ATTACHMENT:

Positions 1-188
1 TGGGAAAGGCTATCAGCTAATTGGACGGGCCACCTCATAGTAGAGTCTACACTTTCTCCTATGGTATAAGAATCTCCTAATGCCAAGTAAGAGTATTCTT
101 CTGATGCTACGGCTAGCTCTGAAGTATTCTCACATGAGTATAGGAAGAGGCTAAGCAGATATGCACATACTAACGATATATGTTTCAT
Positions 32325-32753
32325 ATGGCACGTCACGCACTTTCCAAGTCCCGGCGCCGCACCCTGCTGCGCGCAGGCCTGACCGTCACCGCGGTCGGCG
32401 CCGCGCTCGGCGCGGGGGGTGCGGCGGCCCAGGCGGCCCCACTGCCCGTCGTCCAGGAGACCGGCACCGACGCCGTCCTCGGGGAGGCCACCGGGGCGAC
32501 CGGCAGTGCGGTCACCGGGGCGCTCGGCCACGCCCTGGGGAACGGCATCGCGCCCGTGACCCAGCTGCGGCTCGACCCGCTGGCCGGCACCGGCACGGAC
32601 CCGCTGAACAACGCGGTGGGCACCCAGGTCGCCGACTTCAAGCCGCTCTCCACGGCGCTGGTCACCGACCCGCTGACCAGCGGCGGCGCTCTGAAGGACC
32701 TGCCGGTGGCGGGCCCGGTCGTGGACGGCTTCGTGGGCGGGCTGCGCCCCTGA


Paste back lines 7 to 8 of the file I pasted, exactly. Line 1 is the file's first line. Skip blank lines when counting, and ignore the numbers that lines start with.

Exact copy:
32501 CGGCAGTGCGGTCACCGGGGCGCTCGGCCACGCCCTGGGGAACGGCATCGCGCCCGTGACCCAGCTGCGGCTCGACCCGCTGGCCGGCACCGGCACGGAC
32601 CCGCTGAACAACGCGGTGGGCACCCAGGTCGCCGACTTCAAGCCGCTCTCCACGGCGCTGGTCACCGACCCGCTGACCAGCGGCGGCGCTCTGAAGGACC